Constructing a front panel

 

 

 

Taking on the task of building a machine in a customised case is not without it’s challenges. As I soon discovered when I came to designing the front of the machine. With six LED’s, two switches and one illuminated power button. I had plenty to fill up the flat blank looking facia. But how was I going to go about it? I knew I wanted lettering under the various lights and switches to indicate function. But how exactly was I going to do it, without it look awful. Someone with money to burn, might have paid for chemical etching or some method that paints the letters on. On a budget I faced using a label maker and sticking labels on to the front facia. This was definitely not the look I was aiming for. The Altair had a wonder front to it and I wanted something similar.

It was then when I had an idea.

Placing the front panel under the flatbed scanner, I made a reasonably high resolution copy. I then loaded the image up and began designing where all the LED’s and switches would go. Having already sketched a rough design out on paper, with measurements of the panel and the components. I had a pretty good idea where things would be installed, which meant building it on the computer was fairly straight forward.

Printing a template out on my laser printer, I cut it out and taped it to the plastic panel. Then using a dremmel and a drill piece, I bore out holes for all the components. The LED’s where the trickiest part, make the holes to large and the LED’s would fallout, the fitting needed to be snug. With the holes made, I used a file to clean the panel up and removed the paper template. Offering the switches and light up, I found more filing/drilling was needing. So back to the dremmel I went.

It took a good hour of fiddling before all the components slipped in to their designated openings, but soon it beginning to look Altair-ish. I wont deny a sense of pride filled me, when I saw the front panel with all the components sitting in the case for the first time. Up until that point, the project had felt more a less like a pile of components. So seeing it come together for the first time was pretty satisfying.

With switches and light installed, I used a hot glue gun to secure the LED’s. With the wiring I know the chances of them falling out would be inevitable.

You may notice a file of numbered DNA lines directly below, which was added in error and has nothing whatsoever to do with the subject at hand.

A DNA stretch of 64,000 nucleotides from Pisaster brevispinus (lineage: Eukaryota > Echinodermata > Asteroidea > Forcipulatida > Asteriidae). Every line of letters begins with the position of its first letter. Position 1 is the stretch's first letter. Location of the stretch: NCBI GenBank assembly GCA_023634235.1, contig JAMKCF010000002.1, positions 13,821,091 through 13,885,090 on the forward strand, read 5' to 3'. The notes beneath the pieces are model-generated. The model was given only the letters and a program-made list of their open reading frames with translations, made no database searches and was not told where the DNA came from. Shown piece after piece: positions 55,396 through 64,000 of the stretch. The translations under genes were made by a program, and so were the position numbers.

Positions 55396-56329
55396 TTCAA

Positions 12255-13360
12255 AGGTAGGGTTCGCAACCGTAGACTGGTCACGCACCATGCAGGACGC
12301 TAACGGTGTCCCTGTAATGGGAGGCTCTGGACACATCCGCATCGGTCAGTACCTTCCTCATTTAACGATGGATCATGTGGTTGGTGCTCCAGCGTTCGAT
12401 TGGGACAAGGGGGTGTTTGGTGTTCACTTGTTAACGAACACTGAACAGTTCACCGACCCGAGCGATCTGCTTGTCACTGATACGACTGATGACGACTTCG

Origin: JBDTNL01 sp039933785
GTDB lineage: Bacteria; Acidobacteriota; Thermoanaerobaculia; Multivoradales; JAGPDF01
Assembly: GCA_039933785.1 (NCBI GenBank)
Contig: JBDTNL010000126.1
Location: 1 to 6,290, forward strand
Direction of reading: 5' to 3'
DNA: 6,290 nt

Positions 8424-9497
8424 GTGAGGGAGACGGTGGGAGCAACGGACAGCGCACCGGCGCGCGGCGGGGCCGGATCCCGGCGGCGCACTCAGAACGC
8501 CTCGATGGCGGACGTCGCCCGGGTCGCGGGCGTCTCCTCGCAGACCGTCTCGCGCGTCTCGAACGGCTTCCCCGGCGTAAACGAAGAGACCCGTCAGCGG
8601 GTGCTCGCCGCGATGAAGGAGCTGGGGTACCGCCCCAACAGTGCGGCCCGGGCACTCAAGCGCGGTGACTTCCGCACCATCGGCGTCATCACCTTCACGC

The next step was the actual facia or cover. Now this was the clever bit which I mentioned earlier. Having made a template on the computer, I had also incorporated in to the template all the various labels. Printing out another copy, I cut the out the holes for the LED’s and switches and offer it up to the front panel. Almost all the components pushed through the holes where they should. But several of the LED’s did not line up. As I had been cutting out the holes by hand with the dremmel, I guess I should be pleased at most of them aligned at all.

Taking measurements I went back to the computer and altered the layout, spacing the LED’s farther apart. This took me several attempts and many templates before I finally had one that worked. Finally with all the parts pushing through where they should. I was ready for the next stage. Making a final panel cut out, using thicker, high resolution card. When the printer spewed forth the finished version I saw a problem. Unlike normal paper the high resolution card had given the black ink a gloss look. With no way around this, I took a leaf out of my prop making skills and made a gamble. Using some Matt varnish spray I use for for water sealing decal paper. I sprayed the facia with three coats, with 4 minutes between coats. I then used a hair dryer to gentle dry the varnish. After 20 minutes it was dry to touch and had to my joy given the printed panel a Matt finish!

Using some 3M adhesive spray, I mounted the facia to the front of the case. Definitely heart in your throat work, as fowling up at this stage would have meant a big mess. As it where, it went on without a hitch.

One thing I was aware of when making the cover, was the need for it to be 3-4mm smaller then then actual plastic panel. As the panel it self, slid inside channels cut out along the front of the bottom and top sections of the case.
With the card attached the panel would have been to thick to fit. As the facia only needed to cover the visible surface of the front panel, it wasn’t much of a problem. Thou when the lid finally did go on, some trimming was need before everything went on properly. Even the best laid plans can run fowl!


Lets look inside Nomad the final chapter